Having support is important. It is nice that King respected and appreciated his wife's role in his writing.

    Thanks for your comment.


  3. Hi Kristin. Great to see this book being given credit where it's due. I reckon many 'serious' writers would dismiss the idea of writing advice from Stephen King - but I admire his grasp on language and characterisation. I've had this book for a while and I've read it about six or seven times; I can't really pick out a part that stands out for me because you've kind of covered the gist of it and I love the whole thing.
    I'd recommend it to any writer, both as an enjoyable read and as good, common sense guidance from a guy who knows what he's talking about. His sense of humour helps a lot when it comes to the frustrating aspects of attempting a writing career: rejection, writers' block, criticism, dead-end plots etc.

    Cheers for inviting me to this blog.

    C. Boylan

    p.s. I guess the 'writer's toolbox' and 'the guys in the basement' who send up ideas like flares stand out for me; it feels like I'm carrying them around with me all the time.

  4. Yes, his idea of a writer's toolbox and his basement muse are great. I know I will read this memoir again, and will probably connect to different parts every time.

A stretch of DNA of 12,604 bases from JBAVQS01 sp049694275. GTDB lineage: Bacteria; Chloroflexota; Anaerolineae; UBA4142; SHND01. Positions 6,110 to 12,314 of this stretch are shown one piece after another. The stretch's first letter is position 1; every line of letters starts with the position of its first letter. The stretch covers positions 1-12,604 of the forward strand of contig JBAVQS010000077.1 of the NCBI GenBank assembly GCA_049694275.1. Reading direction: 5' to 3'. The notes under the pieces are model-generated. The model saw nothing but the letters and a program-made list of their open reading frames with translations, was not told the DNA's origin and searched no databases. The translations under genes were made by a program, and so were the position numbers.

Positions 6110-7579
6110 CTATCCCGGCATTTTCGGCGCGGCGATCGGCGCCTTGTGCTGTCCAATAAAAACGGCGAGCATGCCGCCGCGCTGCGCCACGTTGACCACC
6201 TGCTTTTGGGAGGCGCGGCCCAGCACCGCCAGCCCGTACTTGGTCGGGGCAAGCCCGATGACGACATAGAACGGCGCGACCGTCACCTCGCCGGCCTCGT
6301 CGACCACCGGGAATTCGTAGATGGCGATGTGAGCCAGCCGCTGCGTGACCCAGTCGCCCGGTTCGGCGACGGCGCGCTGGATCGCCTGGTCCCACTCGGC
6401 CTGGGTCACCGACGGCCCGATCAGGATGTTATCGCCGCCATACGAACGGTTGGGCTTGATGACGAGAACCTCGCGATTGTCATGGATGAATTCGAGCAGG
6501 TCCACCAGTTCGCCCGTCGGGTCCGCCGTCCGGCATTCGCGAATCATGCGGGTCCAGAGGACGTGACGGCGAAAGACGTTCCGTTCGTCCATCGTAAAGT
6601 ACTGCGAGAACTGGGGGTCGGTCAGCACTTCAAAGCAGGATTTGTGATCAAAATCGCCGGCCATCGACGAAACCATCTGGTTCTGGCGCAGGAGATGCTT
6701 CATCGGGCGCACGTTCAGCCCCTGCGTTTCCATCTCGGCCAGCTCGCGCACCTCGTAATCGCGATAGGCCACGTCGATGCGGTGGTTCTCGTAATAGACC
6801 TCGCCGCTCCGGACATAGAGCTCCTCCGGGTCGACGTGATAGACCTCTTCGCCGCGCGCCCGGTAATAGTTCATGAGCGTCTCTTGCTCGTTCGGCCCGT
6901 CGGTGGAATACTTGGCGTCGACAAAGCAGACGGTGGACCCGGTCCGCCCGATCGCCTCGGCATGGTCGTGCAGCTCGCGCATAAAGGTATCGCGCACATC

Thanks for stopping by and for your comment C. Boylan.

    Kristin :)

  5. Hi, Kristin! I am in the middle of reading King's book, actually. I had started it and now I'm taking a class for which it is required reading! It's nice to have an excuse to sit down and read (such a luxury!). So, I haven't finished it yet, but my favorite parts thus far are his explanation of the craft and trying to eliminate redundancies. I like that he doesn't beat around the bush with tidbits like "i don't care that your mc has brown hair or blonde hair unless it's relevant" (i'm paraphrasing). Now as I am writing, i have the voice of King and several of my critiquers in my mind and I'm wondering what they would think of this phrase or that line. It's helped me to tighten my writing enormously! Nice post! Keep up the good work!

  6. I liked his advice on leaving a lot of the details up to the reader to imagine. I try to be conscious of that in my own writing. After reading this book I found that I too went back through my WIP and cut out even more unneeded words.

    Thanks for your comment PJ and good luck with your class and all your writing.

    Kristin :)

  7. I have had Strunk and White's book for years. He distills those ideas into an accessible form. I also like his section on rewriting.

  8. Hi Clive,

    Thanks for your comment. Elements of Style is a must have book for writing. Rules of Thumb by Silverman, Hughes & Wienbroer is a good guide too. The rewriting section was especially helpful to me since that's where I am on my current WIP.